Approaching the man, I greeted him, introduced myself, asked his name, and sat down on the wall separating the sidewalk from the sand. He was reading a Bible, using the wall as a desk and armrest; he greeted me in return and introduced himself as Sandile. So began slowly a conversation that eventually became full and lasted about an hour. At first I had to keep asking questions, but then, concerned that it might seem too interrogative, I apologized and said that I was a journalist and that questions were simply part of my nature. He said it was fine and that he was glad to talk, and he gradually warmed up. He told me that he was homeless, that he spends his days carving ornate sand sculptures as his way of seeking donations, that the sea washes them mostly away each night, and that he enjoys making something new each day. He told me how local Christians had befriended him and given him the Bible, how he has been enjoying reading it and finds it very interesting (he’s finished Genesis and is in Exodus), how he identifies with God’s promises to deliver the Israelites from their situation in Egypt, and how those Christians had brought him to their church and that he feels very welcome there every time. Once a lot of questions had gotten him going, very few questions were needed, so I mostly let him talk, but I also shared about myself and our family a little, about our missionary work and joy, and about a few other parts of the Bible. I showed him how Luke had begun his gospel and how my work serves a similar purpose, and I encouraged him that he would probably enjoy the Psalms because of how they express such a range of human emotions, including hurt and confusion and anger and doubt, and that God’s including them in his Word shows us that He understands and permits our struggles with such things.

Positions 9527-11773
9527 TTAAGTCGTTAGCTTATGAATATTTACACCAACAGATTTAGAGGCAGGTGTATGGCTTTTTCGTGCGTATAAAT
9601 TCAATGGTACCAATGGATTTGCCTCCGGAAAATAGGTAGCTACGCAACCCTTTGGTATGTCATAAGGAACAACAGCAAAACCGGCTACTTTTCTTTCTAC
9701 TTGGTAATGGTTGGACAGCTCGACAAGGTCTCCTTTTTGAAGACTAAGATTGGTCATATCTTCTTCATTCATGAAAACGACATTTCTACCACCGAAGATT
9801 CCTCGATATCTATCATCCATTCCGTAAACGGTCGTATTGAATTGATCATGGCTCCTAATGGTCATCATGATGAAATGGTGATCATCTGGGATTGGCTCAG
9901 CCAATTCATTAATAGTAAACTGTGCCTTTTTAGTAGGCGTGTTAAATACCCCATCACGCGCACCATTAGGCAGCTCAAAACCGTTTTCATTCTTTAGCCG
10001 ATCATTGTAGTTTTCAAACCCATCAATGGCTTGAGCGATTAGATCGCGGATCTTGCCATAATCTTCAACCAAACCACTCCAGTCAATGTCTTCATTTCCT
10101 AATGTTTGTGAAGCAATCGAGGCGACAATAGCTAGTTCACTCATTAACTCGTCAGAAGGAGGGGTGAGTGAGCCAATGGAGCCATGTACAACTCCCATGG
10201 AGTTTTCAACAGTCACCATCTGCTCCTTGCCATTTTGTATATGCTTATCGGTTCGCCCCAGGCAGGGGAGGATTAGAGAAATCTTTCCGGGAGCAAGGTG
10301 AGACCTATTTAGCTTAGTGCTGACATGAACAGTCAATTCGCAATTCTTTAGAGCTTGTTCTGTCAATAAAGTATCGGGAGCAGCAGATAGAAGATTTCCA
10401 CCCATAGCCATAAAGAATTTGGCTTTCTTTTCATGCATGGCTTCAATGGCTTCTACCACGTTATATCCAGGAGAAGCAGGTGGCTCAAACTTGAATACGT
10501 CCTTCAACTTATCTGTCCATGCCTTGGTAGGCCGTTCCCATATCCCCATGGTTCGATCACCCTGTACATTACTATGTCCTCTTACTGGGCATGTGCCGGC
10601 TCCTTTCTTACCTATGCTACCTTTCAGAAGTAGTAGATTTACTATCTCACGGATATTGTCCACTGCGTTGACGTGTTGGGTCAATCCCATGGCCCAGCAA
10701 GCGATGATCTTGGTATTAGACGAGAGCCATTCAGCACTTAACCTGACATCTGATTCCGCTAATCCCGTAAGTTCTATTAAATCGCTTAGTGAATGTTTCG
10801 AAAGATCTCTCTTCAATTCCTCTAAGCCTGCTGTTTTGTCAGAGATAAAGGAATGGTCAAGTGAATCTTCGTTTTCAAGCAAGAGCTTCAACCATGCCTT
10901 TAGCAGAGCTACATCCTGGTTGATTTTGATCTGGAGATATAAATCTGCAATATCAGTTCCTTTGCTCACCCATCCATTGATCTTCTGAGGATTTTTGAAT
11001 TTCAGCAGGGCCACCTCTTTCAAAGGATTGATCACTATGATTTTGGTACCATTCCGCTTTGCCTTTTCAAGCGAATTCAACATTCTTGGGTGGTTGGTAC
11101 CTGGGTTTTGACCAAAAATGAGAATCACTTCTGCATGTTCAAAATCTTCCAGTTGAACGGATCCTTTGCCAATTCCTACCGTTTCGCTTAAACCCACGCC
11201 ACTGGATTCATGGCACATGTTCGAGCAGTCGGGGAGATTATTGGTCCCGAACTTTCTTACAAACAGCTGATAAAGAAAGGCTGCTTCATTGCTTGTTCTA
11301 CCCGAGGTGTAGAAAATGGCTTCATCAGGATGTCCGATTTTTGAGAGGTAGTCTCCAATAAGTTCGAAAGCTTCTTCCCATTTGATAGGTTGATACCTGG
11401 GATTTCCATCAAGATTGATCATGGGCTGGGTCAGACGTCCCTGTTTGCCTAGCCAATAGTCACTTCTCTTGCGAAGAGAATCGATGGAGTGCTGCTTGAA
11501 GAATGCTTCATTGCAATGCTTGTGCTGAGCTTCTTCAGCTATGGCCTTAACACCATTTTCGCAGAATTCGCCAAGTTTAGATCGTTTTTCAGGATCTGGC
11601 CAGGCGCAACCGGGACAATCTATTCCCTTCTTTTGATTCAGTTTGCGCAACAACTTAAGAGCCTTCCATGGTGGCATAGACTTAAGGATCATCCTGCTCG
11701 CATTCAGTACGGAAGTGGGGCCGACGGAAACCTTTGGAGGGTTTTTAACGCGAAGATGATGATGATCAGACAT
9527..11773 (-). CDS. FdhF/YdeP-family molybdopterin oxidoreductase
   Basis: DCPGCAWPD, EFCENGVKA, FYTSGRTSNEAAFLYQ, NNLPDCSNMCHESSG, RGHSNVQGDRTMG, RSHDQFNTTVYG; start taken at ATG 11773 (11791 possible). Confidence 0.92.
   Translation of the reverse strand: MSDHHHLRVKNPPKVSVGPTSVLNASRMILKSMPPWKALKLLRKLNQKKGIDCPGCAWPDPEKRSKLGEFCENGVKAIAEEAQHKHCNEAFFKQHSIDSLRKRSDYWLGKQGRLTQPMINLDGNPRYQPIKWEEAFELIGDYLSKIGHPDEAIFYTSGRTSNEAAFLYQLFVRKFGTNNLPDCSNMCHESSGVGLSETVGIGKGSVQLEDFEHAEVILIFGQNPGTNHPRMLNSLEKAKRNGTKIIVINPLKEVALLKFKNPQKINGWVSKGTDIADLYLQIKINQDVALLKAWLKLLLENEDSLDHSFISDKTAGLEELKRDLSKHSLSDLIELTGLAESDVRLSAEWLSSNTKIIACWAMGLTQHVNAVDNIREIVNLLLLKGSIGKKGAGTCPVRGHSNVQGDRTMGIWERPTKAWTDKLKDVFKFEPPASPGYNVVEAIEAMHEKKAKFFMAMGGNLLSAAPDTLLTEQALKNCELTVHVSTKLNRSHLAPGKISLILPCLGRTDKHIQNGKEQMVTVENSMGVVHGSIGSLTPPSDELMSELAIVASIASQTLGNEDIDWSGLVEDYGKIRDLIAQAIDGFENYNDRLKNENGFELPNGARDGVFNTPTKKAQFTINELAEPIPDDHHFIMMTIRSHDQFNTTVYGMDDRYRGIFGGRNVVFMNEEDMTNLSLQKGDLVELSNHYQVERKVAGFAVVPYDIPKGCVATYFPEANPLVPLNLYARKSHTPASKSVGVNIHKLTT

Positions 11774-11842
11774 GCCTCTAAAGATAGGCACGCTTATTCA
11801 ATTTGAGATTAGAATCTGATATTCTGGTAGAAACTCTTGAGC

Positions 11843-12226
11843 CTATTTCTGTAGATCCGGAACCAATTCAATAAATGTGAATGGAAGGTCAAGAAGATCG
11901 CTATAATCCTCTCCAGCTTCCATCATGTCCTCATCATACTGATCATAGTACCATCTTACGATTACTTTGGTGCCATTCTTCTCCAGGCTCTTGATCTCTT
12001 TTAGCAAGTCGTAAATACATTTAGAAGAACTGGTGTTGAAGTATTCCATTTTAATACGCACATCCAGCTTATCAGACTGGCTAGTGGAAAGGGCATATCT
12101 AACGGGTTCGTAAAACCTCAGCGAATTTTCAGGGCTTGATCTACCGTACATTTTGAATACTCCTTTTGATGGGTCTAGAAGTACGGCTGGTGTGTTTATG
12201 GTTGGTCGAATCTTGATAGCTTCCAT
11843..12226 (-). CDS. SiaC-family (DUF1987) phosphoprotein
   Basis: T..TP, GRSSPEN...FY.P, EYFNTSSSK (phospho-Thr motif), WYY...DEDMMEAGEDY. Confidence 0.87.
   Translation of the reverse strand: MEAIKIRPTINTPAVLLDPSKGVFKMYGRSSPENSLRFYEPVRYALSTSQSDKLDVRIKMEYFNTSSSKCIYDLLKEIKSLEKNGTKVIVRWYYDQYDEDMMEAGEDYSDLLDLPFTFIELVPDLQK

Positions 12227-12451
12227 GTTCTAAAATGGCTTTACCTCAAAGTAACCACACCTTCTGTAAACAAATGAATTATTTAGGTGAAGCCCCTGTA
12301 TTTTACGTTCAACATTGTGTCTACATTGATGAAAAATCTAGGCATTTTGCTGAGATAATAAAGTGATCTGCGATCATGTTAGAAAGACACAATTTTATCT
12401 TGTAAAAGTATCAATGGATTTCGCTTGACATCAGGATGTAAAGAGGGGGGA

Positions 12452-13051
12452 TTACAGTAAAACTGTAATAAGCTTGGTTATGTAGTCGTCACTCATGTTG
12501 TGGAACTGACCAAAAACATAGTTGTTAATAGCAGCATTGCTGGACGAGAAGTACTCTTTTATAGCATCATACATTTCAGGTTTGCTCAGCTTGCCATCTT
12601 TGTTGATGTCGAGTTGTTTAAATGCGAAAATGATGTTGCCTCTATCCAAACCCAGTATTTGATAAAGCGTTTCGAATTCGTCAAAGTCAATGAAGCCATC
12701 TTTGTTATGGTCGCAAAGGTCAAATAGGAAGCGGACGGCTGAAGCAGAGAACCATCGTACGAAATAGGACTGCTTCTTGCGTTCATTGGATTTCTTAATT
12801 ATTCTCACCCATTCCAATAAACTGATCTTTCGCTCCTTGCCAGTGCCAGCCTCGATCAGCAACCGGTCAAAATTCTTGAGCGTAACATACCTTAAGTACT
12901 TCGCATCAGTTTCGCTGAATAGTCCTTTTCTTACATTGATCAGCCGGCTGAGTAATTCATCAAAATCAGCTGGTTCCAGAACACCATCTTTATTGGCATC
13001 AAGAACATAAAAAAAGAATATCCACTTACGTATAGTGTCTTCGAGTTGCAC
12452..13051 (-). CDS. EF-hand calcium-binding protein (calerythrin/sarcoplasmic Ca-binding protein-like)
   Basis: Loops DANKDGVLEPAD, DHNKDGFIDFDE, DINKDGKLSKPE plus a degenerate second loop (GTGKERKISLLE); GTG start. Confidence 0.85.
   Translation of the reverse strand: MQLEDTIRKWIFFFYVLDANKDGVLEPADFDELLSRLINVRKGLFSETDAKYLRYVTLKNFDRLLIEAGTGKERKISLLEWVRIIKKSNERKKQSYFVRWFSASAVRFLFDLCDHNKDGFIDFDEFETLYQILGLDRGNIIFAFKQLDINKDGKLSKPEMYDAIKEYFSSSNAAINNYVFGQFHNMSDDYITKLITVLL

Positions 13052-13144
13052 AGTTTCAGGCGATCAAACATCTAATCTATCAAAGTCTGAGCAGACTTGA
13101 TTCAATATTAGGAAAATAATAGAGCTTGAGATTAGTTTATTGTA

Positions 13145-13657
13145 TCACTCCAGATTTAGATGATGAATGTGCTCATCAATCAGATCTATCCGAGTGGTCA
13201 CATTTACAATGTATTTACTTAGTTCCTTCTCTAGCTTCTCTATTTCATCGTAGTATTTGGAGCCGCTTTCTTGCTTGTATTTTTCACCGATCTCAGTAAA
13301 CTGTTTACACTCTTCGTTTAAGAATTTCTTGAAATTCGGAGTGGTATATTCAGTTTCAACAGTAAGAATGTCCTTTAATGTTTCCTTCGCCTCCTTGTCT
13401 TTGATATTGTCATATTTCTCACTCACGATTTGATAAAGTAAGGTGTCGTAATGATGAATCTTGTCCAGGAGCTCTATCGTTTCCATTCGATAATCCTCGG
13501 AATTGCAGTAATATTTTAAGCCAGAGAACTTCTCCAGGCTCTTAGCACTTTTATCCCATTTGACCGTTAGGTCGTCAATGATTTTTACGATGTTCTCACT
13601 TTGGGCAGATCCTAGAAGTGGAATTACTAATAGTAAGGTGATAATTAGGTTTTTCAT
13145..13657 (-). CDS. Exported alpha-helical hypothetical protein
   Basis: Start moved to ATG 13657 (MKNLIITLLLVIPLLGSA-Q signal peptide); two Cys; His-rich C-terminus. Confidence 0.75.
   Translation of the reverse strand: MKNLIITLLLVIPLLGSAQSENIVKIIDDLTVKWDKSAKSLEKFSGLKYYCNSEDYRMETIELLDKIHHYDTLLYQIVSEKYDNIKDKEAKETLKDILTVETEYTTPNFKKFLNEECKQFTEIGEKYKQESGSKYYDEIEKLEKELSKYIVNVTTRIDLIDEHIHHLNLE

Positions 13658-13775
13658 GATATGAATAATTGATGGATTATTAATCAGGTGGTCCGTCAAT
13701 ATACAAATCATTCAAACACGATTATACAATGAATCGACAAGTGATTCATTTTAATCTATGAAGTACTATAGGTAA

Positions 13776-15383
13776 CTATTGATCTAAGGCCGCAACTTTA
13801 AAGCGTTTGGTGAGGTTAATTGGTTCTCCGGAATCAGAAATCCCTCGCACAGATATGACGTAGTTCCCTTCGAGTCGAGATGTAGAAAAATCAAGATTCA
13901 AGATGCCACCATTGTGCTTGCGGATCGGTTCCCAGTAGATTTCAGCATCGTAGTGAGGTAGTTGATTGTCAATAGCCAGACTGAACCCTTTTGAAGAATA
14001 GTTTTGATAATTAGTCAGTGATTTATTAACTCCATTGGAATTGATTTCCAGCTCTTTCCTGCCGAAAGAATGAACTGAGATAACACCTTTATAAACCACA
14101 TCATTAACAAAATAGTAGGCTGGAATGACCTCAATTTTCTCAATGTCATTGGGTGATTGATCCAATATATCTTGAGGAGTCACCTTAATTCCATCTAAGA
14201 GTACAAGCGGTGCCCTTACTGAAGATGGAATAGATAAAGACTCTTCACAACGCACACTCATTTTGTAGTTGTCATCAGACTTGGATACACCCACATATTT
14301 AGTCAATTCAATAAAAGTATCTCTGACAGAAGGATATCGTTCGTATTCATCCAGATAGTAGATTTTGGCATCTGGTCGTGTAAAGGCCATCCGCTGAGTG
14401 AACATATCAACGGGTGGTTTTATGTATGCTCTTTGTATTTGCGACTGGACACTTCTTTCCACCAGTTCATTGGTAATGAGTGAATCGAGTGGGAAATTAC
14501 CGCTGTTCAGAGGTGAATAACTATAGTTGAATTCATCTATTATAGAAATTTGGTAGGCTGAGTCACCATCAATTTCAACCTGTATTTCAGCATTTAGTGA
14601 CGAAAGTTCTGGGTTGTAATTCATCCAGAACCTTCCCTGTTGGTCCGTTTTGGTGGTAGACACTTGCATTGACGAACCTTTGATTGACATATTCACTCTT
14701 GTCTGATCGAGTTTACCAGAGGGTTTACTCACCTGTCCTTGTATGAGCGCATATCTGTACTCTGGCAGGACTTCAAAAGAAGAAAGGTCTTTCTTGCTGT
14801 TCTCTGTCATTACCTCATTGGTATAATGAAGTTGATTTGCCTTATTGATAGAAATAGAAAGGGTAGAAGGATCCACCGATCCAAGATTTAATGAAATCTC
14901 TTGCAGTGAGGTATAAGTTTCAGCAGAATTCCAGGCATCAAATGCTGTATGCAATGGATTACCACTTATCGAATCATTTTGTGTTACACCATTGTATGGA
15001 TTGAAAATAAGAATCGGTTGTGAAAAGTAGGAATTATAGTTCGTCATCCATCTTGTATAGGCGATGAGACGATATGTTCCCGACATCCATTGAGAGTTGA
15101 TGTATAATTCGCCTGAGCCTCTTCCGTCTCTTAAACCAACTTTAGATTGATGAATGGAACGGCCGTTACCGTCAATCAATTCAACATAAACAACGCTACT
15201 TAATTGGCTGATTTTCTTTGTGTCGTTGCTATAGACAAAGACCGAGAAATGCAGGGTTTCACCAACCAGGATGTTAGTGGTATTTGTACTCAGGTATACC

As our talk continued, he shared more and more openly. He told me how he’s 21, with a younger brother and sister, how they have different fathers but he doesn’t know his or even who his was or where or anything, how his mother had died without telling him anything about his father or even where she herself was from, and how lost he feels without any family or homeland to connect to. He has asked the people who knew his mother if they could give him any hints, but they say only that she simply moved to Durban and never told them anything. He talked about wishing he could help his younger siblings but not having any way to do so, about how much it hurts to have no family but them, and about hoping that some day he will find someone who can help him learn who his family is. By this point, he was crying softly and saying how he didn’t know why he was telling me all this, but that he never has anyone to talk to. He said people who know him always see him joyful and joking, and that he doesn’t feel he can open up to them. He said sometimes maybe it’s easier to talk to a stranger. I tried not to reply beyond the simplest, shortest affirmations and encouragements, and to focus as entirely as possible on just listening. I prayed silently throughout his talk for God to help him with his hurts and to help me be helpful and responsive, and I thanked Him repeatedly for giving me the discernment in this interaction to just give Sandile someone who would listen for as long as he needed.